The Gielgud Theatre
Written by Jez Butterwort
Directed By Sam Mendes
Designed by Rob Howell
Costume by Lucy Gaiger
Lighting Designer Peter Mumford
The Ferryman is set on a farm in rural Armagh in 1981. At its heart, two mysteries intertwine: the fate of Seamus Carney, a young man that had “disappeared” by the hands of IRA on New Year’s Day, 1972, and the unspoken love that has grown between his brother, Quinn Carney (Paddy Considine), and Seamus’s wife, Caitlin Carney (Laura Donnelly). Caitlin and her troubled 14-year-old son, Oisin, live under the same roof as Quinn, his ‘absent’ wife, Mary (Genevieve O’Reilly), and their six children. Also living under Quinn’s roof is uncle Pat and his aunts, Patricia and Maggie, the one a staunch and bitter Irish republican, the other a more gentle soul whose long silences are broken by voluble gusts of remembering and prophecy.
This is a three-hour play populated with 22 characters, they are members of the Catholic Carney clan, and their age range from their eighties to a nine-month-old baby. The real baby truly caused an impact on the audience. Disarming and unsettling feeling. The infant’s gurgling helplessness shows what is at stake and emphasizes the ferocity, dangerous, ambitions, hate and unhappiness of those around him. At the centre of which there’s a covert love-triangle: the farmer and head of the family Quinn extremely attracted to his sister-in-law Caitlin while his wife Mary lies sick in bed, away from most of the time and action during the play.
There are a lot of clichés and stereotypes of Irishness assumed accepted by the whole production and audience: the relentless drinking, the references to fairies, the Irish dancing, the dodgy priest, the spinster aunts. But also it represents the idea of place, geography, loyalty, and community. At points, the stage is filled with noise, loud voices, and dance but soon the atmosphere changed for a sense of uneasy, dangerous and dislocation.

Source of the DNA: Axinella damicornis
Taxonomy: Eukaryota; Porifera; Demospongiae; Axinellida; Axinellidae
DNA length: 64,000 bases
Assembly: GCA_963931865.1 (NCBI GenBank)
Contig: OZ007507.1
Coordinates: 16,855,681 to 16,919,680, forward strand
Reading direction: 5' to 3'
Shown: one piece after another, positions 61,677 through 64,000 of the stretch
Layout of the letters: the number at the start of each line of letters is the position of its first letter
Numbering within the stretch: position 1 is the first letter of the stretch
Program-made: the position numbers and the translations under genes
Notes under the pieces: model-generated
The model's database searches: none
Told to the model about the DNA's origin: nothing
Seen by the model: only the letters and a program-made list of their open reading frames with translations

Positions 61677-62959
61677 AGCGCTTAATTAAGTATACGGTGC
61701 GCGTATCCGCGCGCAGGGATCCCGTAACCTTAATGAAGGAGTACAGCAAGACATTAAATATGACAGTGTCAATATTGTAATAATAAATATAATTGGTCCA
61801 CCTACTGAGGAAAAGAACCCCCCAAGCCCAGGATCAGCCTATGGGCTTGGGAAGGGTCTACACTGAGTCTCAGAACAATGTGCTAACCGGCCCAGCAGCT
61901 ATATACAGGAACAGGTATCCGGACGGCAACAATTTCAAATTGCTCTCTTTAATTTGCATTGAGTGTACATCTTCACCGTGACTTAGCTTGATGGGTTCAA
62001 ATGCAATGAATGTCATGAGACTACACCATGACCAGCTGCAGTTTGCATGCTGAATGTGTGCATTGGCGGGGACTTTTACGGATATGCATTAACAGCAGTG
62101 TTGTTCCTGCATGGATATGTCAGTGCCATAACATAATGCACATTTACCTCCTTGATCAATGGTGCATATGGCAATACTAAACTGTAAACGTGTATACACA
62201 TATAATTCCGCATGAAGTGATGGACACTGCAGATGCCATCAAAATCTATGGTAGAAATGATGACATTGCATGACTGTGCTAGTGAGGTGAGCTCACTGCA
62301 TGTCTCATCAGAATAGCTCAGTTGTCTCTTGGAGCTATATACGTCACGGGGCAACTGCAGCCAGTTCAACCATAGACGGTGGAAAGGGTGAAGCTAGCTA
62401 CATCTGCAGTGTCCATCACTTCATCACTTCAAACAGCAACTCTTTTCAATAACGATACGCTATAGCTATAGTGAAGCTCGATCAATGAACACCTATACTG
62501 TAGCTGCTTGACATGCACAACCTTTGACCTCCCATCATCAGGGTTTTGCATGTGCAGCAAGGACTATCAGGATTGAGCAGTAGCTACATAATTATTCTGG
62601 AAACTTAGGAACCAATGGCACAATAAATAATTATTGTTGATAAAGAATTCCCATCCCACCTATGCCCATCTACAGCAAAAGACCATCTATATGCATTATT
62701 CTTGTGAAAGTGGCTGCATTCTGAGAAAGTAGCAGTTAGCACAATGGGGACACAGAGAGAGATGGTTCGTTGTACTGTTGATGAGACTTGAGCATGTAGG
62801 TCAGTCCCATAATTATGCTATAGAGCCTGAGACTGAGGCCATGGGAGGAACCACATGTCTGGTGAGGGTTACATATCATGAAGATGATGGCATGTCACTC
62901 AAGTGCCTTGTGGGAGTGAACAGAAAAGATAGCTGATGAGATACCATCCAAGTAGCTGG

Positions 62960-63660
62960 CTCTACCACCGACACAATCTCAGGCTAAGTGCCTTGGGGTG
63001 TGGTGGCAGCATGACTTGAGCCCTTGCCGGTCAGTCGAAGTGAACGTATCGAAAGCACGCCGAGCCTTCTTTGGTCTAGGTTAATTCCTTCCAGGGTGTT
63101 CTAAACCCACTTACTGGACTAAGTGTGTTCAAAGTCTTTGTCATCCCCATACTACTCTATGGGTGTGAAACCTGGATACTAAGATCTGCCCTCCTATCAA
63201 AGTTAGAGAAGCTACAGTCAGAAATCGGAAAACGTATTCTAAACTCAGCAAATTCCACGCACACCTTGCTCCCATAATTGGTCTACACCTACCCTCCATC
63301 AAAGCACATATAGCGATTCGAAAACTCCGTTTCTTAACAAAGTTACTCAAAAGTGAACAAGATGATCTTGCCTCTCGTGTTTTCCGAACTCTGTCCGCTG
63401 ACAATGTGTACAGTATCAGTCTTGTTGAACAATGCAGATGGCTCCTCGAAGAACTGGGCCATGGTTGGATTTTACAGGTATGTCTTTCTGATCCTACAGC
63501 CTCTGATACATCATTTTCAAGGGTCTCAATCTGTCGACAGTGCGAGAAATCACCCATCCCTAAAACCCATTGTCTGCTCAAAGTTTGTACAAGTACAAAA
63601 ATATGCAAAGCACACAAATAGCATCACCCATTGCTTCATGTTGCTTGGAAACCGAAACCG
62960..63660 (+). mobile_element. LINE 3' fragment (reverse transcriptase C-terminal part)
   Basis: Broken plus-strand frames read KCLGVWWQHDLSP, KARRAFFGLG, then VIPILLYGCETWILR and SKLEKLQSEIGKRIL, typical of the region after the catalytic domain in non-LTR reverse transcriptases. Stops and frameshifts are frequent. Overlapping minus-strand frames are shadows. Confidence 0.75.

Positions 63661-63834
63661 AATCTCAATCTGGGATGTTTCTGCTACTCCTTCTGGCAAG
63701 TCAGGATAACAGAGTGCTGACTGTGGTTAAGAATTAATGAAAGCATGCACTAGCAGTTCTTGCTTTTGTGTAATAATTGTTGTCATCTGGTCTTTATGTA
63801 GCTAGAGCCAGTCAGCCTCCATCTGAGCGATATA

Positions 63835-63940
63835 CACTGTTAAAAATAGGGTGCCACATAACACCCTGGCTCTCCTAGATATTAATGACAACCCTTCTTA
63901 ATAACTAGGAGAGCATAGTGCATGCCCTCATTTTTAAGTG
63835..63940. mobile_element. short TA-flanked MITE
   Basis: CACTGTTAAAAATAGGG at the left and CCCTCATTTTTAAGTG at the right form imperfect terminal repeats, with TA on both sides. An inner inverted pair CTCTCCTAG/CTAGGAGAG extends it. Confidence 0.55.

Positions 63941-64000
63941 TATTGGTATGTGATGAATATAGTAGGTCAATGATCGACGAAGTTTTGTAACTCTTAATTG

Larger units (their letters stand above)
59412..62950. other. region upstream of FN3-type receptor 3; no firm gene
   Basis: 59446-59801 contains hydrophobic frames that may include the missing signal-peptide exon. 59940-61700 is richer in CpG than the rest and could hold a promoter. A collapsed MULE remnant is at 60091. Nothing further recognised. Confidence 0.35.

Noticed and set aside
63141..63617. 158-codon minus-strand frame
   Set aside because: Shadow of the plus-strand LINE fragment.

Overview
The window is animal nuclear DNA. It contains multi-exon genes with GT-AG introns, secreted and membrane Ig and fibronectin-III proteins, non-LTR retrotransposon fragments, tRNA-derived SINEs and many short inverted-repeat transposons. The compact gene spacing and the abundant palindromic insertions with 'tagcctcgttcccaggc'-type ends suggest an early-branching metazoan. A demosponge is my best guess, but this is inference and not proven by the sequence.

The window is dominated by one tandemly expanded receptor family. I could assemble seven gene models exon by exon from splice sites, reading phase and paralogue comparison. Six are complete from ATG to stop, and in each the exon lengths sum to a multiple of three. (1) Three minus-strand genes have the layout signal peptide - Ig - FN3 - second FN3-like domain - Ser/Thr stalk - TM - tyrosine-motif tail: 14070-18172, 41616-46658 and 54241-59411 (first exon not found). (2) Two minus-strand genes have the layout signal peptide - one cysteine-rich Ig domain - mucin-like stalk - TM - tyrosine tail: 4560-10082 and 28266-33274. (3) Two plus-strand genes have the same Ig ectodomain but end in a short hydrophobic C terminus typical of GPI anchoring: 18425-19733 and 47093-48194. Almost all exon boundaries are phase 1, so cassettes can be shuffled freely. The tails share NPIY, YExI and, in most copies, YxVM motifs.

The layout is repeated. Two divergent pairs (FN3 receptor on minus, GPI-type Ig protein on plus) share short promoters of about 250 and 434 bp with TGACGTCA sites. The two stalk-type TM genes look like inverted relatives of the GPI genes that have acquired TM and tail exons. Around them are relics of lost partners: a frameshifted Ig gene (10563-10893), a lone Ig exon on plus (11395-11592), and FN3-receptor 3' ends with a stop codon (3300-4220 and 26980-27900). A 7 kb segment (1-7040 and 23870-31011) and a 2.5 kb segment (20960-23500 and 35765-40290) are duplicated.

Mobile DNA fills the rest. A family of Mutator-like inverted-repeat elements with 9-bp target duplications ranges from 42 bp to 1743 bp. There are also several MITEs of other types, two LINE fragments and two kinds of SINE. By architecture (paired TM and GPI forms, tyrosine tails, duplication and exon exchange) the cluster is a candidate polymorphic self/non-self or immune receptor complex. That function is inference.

What I had witnessed, and in part enjoyed, was a play that revealed more about English attitudes to Ireland than it did about Northen Ireland. Unfortunately, I don’t have a deep knowledge of the Irish history but I found the drama very entertainment and reliable.
The set works really well. The play is set in a family house, the kitchen to be precise and I believe they choose this part of the house for being the centre and the heart of a family where all the member gets together to eat, have a drink or just a quick chat. The design works really well and it have a lot of details, I felt that I was stepping in a very warm house, full of energy and love apart from all the political problems. Also, the traditional farm kitchen works as a curtain on the surface to cover the deep disagreements and hides a very dysfunctional family. The design is very simple but still drags you back in time and portrait the house ‘happy and loving’ family very well.
The lighting design is also very important in this case because indicates the time of the day. There is only one window but it is the colour of the light that the audience have a perception of time. Overall it is a brilliant play and the set is a tool to transport us to another time, country and culture.